Classes and Interfaces

Item 15 : Accessibility

Make accessibility as low as possible. Work on a public API that you want to expose and try not to give access to implementation details.

Item 16 : Accessor methods

Public classes should never expose its fields. Doing this will prevent you to change its representation in the future. Package private or private nested classes, can, on the contrary, expose their fields since it won't be part of the API.

Item 17 : Immutability

To create an immutable class :

  • Don't provide methods that modify the visible object's state

  • Ensure that the class can't be extended

  • Make all fields final

  • Make all fields private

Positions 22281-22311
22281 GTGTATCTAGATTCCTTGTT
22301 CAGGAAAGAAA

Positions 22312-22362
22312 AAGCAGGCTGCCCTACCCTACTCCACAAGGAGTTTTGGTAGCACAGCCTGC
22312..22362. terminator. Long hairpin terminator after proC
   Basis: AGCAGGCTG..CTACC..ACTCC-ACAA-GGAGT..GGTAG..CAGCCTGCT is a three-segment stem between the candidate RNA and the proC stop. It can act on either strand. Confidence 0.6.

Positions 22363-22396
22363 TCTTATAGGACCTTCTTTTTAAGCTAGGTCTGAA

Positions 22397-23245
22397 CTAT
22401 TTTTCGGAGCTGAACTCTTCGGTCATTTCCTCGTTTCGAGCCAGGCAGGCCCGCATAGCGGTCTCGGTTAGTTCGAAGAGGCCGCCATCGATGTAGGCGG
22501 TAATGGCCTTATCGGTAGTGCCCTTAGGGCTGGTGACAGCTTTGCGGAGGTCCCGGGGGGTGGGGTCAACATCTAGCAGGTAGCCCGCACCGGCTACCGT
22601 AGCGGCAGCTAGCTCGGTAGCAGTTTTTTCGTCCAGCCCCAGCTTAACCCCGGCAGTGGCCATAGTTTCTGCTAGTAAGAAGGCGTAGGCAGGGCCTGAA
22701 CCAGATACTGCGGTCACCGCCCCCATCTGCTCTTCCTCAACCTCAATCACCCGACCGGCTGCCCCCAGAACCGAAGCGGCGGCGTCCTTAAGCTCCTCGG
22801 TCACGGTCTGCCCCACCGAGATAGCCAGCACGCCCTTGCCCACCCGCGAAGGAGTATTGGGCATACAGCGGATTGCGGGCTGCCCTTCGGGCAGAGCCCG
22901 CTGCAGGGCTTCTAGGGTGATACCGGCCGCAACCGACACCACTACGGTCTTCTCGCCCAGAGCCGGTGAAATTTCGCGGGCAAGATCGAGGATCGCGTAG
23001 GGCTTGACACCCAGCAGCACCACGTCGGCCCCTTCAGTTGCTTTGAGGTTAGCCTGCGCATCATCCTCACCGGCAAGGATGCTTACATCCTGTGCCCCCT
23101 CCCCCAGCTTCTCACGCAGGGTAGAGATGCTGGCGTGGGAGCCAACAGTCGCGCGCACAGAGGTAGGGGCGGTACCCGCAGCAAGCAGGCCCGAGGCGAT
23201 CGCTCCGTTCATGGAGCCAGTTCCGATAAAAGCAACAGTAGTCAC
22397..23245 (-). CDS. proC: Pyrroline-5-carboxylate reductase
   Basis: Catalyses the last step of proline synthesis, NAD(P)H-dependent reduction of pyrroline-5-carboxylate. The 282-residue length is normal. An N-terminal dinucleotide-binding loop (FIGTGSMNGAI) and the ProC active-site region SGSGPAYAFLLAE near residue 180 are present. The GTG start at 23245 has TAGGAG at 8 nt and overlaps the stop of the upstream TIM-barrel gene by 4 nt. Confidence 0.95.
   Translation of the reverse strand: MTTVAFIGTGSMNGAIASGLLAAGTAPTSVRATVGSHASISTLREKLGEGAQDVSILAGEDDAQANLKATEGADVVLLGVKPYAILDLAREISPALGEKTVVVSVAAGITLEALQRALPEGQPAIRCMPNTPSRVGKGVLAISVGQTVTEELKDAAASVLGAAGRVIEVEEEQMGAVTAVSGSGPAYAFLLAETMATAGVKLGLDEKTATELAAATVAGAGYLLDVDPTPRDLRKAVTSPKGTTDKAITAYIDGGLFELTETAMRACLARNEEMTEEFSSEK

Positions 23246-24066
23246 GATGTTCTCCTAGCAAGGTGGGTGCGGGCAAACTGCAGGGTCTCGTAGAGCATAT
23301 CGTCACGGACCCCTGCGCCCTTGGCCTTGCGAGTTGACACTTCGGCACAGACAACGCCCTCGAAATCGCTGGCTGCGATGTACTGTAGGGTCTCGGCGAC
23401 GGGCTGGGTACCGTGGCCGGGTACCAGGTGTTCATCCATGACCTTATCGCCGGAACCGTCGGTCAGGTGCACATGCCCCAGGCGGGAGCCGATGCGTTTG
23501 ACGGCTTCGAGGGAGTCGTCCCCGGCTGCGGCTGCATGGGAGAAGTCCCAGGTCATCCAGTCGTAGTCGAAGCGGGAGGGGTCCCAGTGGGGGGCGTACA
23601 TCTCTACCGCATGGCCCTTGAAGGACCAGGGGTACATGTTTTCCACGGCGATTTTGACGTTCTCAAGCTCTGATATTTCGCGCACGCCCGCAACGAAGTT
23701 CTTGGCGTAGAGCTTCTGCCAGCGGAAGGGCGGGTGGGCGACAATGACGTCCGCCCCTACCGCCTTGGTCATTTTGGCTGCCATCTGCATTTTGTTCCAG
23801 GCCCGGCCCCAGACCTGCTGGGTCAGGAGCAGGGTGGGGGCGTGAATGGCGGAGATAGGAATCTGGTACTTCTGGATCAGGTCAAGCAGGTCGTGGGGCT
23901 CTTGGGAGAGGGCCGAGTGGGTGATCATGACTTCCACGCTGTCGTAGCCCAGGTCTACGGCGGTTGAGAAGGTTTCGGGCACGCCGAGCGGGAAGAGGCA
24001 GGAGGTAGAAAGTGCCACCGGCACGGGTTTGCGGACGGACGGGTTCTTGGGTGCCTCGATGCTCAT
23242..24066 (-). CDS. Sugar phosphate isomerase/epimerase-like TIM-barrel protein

• Don't give access to a reference of a mutable object that is a field of your class

As a rule of thumb, try to limit mutability.

Item 18 : Favor composition over inheritance

With inheritance, you don't know how your class will react with a new version of its superclass. For example, you may have added a new method whose signature will happen to be the same than a method of its superclass in the next release. You will then override a method without even knowing it.

Also, if there is a flaw in the API of the superclass you will suffer from it too. With composition, you can define your own API for your class.

As a rule of thumb, to know if you need to choose inheritance over composition, you need to ask yourself if B is really a subtype of A.

Example :

// Wrapper class - uses composition in place of inheritance
public class InstrumentedSet<E> extends ForwardingSet<E> {
private int addCount = 0;
public InstrumentedSet (Set<E> s){
super(s)
}
@Override
public boolean add(E e){
addCount++;
return super.add(e);
}
@Override
public boolean addAll (Collection< ? extends E> c){